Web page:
The long-delayed development of nine acres of a major 14-acre tract in the heart of Arlington's Virginia Square neighborhood, an Orange Line Metro stop that has been largely bypassed by redevelopment, has moved closer to reality.

Two quarreling landowners agreed last week to combine and then sell their nine acres of potentially lucrative land there for high-rise development, which could begin as early as next year.

"It's a tremendous step, one I've been trying to get done for seven years," said John T. (Til) Hazel Jr., a prominent Northern Virginia lawyer-developer who represents the George Mason University Foundation, owner of six acres at the site.

"We've overcome the major obstacle," said Richard H. Swesnik, the chief partner of Virginia Square Ltd., owner of the three-acre Virginia Square Shopping Center. " . . . I see a happy ending here. I don't see anybody getting rich, but certainly a happy ending."

Until last week, the George Mason foundation, a fund-raising arm of the state university, and the shopping center owners had engaged in a feud over parking rights at the site, across Fairfax Drive from the Virginia Square Metro stop.

The dispute had created an impasse that many county and civic leaders predicted, as late as last Wednesday, would be resolved in court.

That prospect threatened to delay revitalization of the area, which has continued to languish at a time when other Orange Line neighborhoods in Arlington are seeing large construction projects.

"Well, I'll be darned," said Dave Hanlon, whose real estate firm is one of about 20 stores in the Virginia Square shopping center. "I'm surprised it's finally happening. No one foresaw it.

"In a way, it'll bring a kind of sadness . . . . There's a real sense of community here with the neighborhood, the elderly people especially. I kind of hate to see the old landmark demolished."

Negotiators for the two landowners predicted that one neighborhood institution, a Giant Food supermarket that county and community leaders have sought to retain, would remain at the site.

A spokesman for Giant, which has a lease until 2020, could not be reached for comment, but Swesnik was emphatic that the store would remain. "It's going to stay, under any event," he said. "The county wants it, the citizens want it. It's going to stay."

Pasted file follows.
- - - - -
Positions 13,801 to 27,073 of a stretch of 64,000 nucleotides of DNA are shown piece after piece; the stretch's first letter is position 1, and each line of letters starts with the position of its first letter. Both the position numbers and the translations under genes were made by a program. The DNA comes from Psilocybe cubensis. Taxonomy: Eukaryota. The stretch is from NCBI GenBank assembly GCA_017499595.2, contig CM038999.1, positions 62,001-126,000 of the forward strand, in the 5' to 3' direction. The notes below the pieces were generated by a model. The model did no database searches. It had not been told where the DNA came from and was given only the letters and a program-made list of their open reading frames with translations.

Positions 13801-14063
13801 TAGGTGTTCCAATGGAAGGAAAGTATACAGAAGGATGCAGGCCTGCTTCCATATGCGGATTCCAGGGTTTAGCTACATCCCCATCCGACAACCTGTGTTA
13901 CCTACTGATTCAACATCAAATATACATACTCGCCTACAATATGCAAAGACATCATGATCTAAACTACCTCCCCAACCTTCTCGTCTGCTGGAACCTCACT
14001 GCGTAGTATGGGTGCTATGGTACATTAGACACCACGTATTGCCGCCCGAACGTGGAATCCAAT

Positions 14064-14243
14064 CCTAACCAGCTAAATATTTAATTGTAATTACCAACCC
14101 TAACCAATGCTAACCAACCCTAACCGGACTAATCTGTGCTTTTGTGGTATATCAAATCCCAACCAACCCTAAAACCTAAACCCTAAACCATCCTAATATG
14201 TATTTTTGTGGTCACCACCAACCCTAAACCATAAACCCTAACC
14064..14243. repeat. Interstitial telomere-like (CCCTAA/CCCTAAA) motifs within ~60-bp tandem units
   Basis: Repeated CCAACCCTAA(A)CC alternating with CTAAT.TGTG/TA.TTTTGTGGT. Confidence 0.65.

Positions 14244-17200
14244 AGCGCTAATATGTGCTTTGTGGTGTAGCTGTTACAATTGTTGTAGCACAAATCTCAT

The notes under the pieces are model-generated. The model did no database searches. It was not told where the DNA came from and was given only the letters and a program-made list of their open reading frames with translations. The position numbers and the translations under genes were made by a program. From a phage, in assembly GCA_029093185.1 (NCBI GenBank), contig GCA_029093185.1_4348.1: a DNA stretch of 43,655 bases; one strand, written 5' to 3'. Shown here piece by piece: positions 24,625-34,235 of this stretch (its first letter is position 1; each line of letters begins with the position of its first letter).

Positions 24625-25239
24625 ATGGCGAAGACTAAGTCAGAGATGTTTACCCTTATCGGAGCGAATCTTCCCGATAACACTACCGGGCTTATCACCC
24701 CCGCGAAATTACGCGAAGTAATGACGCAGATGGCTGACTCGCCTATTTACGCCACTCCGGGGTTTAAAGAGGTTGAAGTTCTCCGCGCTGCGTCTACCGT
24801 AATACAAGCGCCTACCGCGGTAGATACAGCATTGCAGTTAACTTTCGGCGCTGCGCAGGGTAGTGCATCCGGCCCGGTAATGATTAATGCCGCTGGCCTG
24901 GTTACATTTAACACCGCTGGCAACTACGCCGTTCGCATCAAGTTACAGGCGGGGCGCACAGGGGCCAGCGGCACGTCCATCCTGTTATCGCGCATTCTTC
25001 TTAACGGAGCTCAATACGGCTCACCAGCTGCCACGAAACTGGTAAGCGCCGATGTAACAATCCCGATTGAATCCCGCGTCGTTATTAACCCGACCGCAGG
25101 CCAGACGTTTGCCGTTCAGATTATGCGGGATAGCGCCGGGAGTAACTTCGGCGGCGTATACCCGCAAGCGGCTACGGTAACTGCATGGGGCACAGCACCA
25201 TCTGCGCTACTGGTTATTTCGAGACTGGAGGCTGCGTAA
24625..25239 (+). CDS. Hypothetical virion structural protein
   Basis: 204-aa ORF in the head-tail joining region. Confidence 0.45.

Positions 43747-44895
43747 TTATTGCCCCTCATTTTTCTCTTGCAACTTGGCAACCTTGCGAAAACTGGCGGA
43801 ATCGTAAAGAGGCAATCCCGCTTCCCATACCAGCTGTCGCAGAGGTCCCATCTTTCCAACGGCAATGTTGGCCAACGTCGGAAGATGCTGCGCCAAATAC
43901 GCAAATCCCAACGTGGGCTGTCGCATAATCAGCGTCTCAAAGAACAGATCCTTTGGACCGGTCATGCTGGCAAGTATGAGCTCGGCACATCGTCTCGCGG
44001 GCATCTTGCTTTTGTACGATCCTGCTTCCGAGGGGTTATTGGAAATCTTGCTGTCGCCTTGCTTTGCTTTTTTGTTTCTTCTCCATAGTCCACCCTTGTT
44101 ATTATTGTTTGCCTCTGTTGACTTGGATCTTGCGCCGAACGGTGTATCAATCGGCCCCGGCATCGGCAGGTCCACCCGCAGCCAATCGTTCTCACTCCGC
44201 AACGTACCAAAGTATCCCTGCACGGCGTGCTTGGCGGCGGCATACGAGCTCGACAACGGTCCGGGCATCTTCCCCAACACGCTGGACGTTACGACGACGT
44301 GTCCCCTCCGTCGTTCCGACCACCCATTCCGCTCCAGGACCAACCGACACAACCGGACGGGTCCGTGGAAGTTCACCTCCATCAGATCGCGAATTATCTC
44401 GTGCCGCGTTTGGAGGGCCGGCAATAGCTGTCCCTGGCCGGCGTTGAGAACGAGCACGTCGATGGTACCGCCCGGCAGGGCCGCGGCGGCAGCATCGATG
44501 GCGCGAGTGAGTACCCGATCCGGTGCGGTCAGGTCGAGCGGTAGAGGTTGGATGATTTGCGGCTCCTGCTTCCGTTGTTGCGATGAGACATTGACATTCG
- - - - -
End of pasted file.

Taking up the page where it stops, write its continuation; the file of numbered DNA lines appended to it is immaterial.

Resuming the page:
The foundation originally owned 11 acres at the site, but it gave five to the state for the George Mason University Law Center.

The remaining six acres, currently used as a parking lot for the shopping center and the university, were earmarked for a sale or lease that would raise money for the university.

"Now, the dispute doesn't make any difference because the land is too valuable to fight over who has parking and who doesn't," said Swesnik. "The time has come to sell."

On Thursday, Hazel and Swesnik made what they called a "handshake agreement" that could change the landscape of the 14-acre site bordered by Fairfax Drive, Washington Boulevard, Kirkwood Road and North Monroe Street. Another 2.5 acres owned by six small businesses on a corner of the Washington Boulevard side are not involved. The pact, Hazel and Swesnik said, establishes a price that they expect to receive for their consolidated nine acres and a formula for splitting the proceeds. They declined to disclose either, but they said they have received several purchase offers, including one from a front-runner that Hazel described as "very solid."

"It's someone I'm sure the county would be very happy with and the nearby residents would be very happy with," said Swesnik.

"It's not yet a final action," Hazel said. "We can't do anything until there's an agreement with a buyer," said Swesnik.

The ultimate sale of the land is subject to ratification by the landowners' boards of directors. Any development at the site would require approval by the Arlington County Board, which approved a long-range development plan for the site more than two years ago.

Hazel and Swesnik said they anticipate that the buyer will put up high-rise office and residential buildings, with some retail outlets.

That is the mix the board approved in July 1983, when it adopted, after years of community study and debate, the Virginia Square sector plan, a detailed framework for long-range development. Because of anxiety in many Metro-stop neighborhoods about the loss of community service stores, the board added some extra conditions in anticipation of the area's redevelopment. In return for a developer's including a supermarket, the county would consider allotting extra density at the site.

"If developers come through with something consistent with the plans the county laid out, I feel it's something the county would be enthusiastic about," said County Board Chairman John G. Milliken. "A big part of that is keeping the Giant there."

He added that the landowners' agreement "sounds like a step forward, but it also sounds like there are many steps to come.